Rey's Auditory Verbal Learning Test (RAVLT) is a widely used neuropsychological test to assess episodic memory. In the present study we sought to establish normative and discriminative validity data for the RAVLT in the elderly population using previously adapted learning lists for the Greek adult population. We administered the test to 258 cognitively healthy elderly participants, aged 60-89 years, and two patient groups (192 with amnestic mild cognitive impairment, aMCI, and 65 with Alzheimer's disease, AD). From the statistical analyses, we found that age and education contributed significantly to most trials of the RAVLT, whereas the influence of gender was not significant. Younger elderly participants with higher education outperformed the older elderly with lower education levels. Moreover, both clinical groups performed significantly worse on most RAVLT trials and composite measures than matched cognitively healthy controls. Furthermore, the AD group performed more poorly than the aMCI group on most RAVLT variables. Receiver operating characteristic (ROC) analysis was used to examine the utility of the RAVLT trials to discriminate cognitively healthy controls from aMCI and AD patients. Area under the curve (AUC), an index of effect size, showed that most of the RAVLT measures (individual and composite) included in this study adequately differentiated between the performance of healthy elders and aMCI/AD patients. We also provide cutoff scores in discriminating cognitively healthy controls from aMCI and AD patients, based on the sensitivity and specificity of the prescribed scores. Moreover, we present age- and education-specific normative data for individual and composite scores for the Greek adapted RAVLT in elderly subjects aged between 60 and 89 years for use in clinical and research settings.

  17. Age and education adjusted normative data and discriminative validity for Rey's Auditory Verbal Learning Test in the elderly Greek population.

    PubMed

    Messinis, Lambros; Nasios, Grigorios; Mougias, Antonios; Politis, Antonis; Zampakis, Petros; Tsiamaki, Eirini; Malefaki, Sonia; Gourzis, Phillipos; Papathanasopoulos, Panagiotis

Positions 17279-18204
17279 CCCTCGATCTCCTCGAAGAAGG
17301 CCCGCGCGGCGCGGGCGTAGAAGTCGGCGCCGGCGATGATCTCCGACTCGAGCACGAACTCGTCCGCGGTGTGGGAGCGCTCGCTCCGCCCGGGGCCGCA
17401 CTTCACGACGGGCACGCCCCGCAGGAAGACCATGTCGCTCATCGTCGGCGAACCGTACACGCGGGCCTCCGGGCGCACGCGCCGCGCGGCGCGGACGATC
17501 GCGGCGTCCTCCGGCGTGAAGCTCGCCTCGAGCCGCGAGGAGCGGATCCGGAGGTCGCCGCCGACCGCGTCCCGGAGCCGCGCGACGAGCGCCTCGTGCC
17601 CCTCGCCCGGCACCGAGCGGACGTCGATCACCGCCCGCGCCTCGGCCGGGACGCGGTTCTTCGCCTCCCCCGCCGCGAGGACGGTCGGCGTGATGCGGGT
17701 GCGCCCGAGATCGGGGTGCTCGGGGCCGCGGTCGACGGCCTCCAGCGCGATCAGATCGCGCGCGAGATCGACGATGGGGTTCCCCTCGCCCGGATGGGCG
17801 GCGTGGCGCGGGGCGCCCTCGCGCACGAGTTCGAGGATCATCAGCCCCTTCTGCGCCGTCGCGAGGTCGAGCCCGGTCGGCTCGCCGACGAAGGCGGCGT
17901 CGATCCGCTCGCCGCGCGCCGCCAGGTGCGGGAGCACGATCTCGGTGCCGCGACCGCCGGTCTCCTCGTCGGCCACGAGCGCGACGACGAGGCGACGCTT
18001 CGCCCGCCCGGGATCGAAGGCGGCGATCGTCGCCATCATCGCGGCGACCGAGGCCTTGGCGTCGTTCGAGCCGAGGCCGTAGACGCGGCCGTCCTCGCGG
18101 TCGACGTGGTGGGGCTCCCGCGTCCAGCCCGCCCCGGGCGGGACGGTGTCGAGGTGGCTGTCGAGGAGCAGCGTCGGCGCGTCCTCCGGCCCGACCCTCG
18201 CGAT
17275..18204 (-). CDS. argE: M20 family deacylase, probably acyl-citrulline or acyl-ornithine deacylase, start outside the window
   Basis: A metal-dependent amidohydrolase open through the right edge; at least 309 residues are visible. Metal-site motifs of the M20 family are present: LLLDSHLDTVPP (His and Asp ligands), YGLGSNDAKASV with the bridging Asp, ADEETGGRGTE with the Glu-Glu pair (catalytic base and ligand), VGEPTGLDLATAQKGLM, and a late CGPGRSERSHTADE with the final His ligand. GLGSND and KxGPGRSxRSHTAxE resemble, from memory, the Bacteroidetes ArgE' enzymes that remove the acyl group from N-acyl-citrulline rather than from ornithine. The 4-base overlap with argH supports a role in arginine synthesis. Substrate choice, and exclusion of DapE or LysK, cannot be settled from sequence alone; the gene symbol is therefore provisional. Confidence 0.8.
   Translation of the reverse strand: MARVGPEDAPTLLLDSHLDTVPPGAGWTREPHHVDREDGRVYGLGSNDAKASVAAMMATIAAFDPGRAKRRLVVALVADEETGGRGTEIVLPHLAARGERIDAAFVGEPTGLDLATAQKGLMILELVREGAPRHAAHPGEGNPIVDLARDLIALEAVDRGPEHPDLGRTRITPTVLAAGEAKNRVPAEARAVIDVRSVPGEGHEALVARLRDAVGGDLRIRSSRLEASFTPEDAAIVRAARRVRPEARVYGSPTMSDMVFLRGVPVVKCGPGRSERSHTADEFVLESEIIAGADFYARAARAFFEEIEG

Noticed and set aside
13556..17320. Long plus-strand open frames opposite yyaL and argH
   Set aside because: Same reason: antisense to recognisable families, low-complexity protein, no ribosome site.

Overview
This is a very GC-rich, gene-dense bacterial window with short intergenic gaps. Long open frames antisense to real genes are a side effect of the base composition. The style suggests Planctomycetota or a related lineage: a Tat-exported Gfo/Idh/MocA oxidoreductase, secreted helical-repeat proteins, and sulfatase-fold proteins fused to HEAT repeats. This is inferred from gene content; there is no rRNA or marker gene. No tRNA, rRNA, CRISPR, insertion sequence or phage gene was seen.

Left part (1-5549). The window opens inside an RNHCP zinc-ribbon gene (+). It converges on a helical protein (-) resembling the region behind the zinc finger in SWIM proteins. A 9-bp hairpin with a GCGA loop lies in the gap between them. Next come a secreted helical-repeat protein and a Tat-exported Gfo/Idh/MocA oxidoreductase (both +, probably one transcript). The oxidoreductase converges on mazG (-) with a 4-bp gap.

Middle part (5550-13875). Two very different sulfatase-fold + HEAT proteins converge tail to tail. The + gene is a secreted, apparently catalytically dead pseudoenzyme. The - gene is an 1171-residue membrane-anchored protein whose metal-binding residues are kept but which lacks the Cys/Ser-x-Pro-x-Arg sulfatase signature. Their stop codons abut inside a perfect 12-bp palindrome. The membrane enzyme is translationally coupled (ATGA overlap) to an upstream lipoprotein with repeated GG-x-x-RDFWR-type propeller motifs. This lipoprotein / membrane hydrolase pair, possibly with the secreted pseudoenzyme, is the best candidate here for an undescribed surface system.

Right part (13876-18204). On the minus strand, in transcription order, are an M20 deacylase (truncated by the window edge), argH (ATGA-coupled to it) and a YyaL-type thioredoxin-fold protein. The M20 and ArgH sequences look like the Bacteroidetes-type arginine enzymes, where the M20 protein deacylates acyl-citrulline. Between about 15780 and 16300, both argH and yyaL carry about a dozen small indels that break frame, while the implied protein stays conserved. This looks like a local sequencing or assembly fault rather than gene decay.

2016-01-01

    Rey's Auditory Verbal Learning Test (RAVLT) is a widely used neuropsychological test to assess episodic memory. In the present study we sought to establish normative and discriminative validity data for the RAVLT in the elderly population using previously adapted learning lists for the Greek adult population. We administered the test to 258 cognitively healthy elderly participants, aged 60-89 years, and two patient groups (192 with amnestic mild cognitive impairment, aMCI, and 65 with Alzheimer's disease, AD). From the statistical analyses, we found that age and education contributed significantly to most trials of the RAVLT, whereas the influence of gender was not significant. Younger elderly participants with higher education outperformed the older elderly with lower education levels. Moreover, both clinical groups performed significantly worse on most RAVLT trials and composite measures than matched cognitively healthy controls. Furthermore, the AD group performed more poorly than the aMCI group on most RAVLT variables. Receiver operating characteristic (ROC) analysis was used to examine the utility of the RAVLT trials to discriminate cognitively healthy controls from aMCI and AD patients. Area under the curve (AUC), an index of effect size, showed that most of the RAVLT measures (individual and composite) included in this study adequately differentiated between the performance of healthy elders and aMCI/AD patients. We also provide cutoff scores in discriminating cognitively healthy controls from aMCI and AD patients, based on the sensitivity and specificity of the prescribed scores. Moreover, we present age- and education-specific normative data for individual and composite scores for the Greek adapted RAVLT in elderly subjects aged between 60 and 89 years for use in clinical and research settings. PMID:26588427